Drivers Lose More Than Week of Work to Traffic Delays

| September 04, 2002

The average rush-hour driver sits in traffic the equivalent of more than a week of work a year, according to a new report.

After analyzing 75 U.S. urban areas from New York City to cities with populations of 100,000, the annual Urban Mobility Report announced drivers in rush hour traffic waste about 62 hours a year idling or creeping along. Assuming an eight-hour workday, that means nearly eight workdays a year spent on traffic delays.

The city with the longest delays during rush hour is Los Angeles, at 136 hours.

The report also measured cities according to a Travel Time Index, which looked at how much slower a particular trip takes during rush hour compared with the same trip driven when traffic is flowing freely. Los Angeles topped that list, too. The study said a rush hour trip in Los Angeles takes an average 90 percent longer than the same trip during a non-rush hour period.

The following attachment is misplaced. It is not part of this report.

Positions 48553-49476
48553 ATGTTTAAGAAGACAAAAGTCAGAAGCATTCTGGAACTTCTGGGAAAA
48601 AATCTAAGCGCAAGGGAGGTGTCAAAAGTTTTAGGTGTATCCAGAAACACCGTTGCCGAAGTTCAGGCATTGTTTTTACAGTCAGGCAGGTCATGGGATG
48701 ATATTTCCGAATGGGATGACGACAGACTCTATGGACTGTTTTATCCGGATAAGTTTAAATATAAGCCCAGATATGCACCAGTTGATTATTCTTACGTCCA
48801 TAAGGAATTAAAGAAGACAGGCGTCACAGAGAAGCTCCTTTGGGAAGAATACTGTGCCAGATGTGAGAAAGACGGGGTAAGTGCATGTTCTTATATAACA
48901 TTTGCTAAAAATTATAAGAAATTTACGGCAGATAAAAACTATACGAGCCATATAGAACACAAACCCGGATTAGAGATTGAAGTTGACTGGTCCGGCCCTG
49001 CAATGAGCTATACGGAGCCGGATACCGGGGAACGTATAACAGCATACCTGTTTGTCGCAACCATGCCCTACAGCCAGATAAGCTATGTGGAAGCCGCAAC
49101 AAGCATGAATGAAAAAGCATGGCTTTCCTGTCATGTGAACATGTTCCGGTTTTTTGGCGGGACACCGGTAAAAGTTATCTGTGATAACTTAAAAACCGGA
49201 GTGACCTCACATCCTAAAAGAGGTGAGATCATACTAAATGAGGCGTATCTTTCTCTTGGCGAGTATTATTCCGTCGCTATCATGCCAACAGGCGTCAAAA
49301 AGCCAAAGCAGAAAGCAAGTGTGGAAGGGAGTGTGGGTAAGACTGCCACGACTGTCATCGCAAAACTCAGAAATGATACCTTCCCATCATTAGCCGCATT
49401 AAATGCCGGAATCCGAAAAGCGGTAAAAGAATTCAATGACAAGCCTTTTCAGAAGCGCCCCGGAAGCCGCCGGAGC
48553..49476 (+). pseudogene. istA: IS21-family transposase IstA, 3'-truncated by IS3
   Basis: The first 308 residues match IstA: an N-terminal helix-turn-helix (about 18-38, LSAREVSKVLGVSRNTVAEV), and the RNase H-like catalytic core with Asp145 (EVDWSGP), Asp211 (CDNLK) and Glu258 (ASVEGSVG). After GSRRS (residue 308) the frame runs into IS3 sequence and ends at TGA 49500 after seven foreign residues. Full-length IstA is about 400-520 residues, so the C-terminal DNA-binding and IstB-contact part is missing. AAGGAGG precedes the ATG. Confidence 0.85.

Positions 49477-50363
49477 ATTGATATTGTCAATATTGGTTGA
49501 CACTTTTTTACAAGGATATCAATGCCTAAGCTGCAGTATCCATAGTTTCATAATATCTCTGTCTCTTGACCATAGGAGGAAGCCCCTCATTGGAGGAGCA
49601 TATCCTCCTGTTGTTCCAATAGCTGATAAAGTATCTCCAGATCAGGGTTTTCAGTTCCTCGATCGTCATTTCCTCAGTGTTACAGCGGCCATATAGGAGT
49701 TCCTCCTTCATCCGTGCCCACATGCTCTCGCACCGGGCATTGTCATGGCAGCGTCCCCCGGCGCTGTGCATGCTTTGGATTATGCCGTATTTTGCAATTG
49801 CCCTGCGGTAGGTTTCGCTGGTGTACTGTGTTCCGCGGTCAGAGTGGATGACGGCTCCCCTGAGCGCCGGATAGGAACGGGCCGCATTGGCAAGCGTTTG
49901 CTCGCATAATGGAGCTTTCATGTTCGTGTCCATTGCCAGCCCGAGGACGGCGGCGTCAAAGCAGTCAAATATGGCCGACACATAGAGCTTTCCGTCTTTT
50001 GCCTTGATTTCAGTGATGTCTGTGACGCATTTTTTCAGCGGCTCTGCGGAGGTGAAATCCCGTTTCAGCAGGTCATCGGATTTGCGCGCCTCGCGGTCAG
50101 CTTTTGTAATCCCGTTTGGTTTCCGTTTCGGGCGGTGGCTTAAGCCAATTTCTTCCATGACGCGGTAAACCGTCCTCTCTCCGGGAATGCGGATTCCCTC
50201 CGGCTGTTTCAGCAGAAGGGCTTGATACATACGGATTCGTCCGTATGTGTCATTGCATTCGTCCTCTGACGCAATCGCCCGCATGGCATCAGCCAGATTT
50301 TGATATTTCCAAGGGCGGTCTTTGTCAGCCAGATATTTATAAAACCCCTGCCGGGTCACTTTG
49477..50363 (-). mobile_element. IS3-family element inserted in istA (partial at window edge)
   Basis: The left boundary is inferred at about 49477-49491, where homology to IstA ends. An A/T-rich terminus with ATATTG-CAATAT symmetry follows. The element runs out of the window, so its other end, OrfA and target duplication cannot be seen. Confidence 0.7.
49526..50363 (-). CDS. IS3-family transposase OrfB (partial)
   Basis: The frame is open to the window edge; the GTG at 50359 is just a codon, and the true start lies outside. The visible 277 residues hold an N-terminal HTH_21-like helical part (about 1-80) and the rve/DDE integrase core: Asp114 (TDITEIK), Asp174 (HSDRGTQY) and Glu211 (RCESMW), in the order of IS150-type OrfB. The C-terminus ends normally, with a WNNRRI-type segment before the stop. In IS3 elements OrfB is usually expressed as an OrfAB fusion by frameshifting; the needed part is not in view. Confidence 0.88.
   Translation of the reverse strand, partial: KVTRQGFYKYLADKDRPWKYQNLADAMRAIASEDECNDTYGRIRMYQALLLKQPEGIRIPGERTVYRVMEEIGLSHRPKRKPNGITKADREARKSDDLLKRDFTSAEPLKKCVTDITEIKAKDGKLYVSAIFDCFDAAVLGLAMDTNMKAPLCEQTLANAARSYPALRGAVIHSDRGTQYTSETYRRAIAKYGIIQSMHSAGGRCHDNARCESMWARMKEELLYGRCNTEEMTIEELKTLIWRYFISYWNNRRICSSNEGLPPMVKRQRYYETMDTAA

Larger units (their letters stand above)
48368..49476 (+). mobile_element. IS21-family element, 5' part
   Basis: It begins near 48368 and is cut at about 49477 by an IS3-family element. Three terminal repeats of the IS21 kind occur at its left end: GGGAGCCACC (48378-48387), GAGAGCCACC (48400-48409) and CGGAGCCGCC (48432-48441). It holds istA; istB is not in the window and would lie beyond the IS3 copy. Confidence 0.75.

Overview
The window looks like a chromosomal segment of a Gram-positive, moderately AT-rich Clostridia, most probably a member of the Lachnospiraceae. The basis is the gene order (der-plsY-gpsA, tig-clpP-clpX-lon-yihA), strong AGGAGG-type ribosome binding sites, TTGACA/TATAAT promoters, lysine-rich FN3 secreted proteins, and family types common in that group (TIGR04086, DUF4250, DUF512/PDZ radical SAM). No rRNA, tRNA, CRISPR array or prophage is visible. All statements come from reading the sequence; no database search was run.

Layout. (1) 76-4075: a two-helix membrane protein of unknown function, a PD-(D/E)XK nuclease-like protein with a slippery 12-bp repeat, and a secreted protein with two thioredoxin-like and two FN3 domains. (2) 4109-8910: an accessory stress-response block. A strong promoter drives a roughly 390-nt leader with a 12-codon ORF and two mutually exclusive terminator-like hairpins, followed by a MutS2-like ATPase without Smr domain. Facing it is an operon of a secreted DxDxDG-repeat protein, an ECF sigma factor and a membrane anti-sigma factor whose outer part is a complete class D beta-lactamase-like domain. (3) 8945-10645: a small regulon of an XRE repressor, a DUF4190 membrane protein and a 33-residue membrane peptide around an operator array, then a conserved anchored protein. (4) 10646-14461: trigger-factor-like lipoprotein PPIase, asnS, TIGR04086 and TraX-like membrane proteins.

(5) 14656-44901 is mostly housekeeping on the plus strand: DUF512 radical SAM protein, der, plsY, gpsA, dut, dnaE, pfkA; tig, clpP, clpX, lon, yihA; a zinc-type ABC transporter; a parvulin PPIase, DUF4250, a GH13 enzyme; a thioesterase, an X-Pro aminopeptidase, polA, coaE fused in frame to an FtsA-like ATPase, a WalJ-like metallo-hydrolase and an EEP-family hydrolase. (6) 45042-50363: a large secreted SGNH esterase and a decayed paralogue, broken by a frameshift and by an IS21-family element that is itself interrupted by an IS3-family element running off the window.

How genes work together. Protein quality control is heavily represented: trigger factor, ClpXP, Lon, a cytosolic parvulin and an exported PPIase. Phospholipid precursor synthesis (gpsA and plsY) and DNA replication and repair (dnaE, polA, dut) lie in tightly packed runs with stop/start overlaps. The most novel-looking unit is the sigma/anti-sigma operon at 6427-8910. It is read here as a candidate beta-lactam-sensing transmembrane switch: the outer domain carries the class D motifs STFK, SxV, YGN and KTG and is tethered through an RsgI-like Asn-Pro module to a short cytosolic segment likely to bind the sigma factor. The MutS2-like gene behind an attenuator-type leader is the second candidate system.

Those delays are costly. In 2000, the total cost for the 75 areas studied is nearly $68 billion. That’s based on 3.6 billon hours of delay and nearly 5.7 billion gallons of excess fuel consumed.


Cities with Longest Delays

  1. Los Angeles: 136 hours
  2. San Francisco-Oakland: 92 hours
  3. Washington: 84 hours
  4. Seattle: 82 hours
  5. Houston: 75 hours
  6. Dallas-Fort Worth: 74 hours
  7. San Jose, Calif.: 74 hours
  8. New York: 73 hours
  9. Atlanta: 70 hours
  10. Miami: 69 hours
  11. Boston: 67 hours
  12. Chicago: 67 hours
  13. Denver: 67 hours
  14. Orlando, Fla.: 66 hours
  15. San Bernadino, Calif.: 64 hours
  16. Austin: 61 hours
  17. Fort Lauderdale, Fla.: 61 hours
  18. Phoenix: 59 hours
  19. Detroit: 55 hours
  20. Minneapolis-St. Paul: 54 hours
  21. San Diego: 51 hours
  22. Baltimore: 50 hours
  23. Charlotte, N.C.: 47 hours

Cities with Most Traffic

  1. Los Angeles
  2. San Francisco-Oakland
  3. Chicago
  4. Washington
  5. Seattle
  6. Miami
  7. Boston
  8. San Jose, Calif.
  9. Denver
  10. New York
  11. Phoenix
  12. Portland, Ore.
  13. Houston
  14. Minneapolis-St. Paul
  15. Fort Lauderdale, Fla.
  16. San Diego
  17. Atlanta
  18. Las Vegas
  19. San Bernadino, Calif.
  20. Detroit
  21. Dallas-Fort Worth
  22. Sacramento, Calif.
  23. Orlando, Fla.
  24. Baltimore
  25. Tampa-St. Petersburg, Fla.

Source: Texas Transportation Institute

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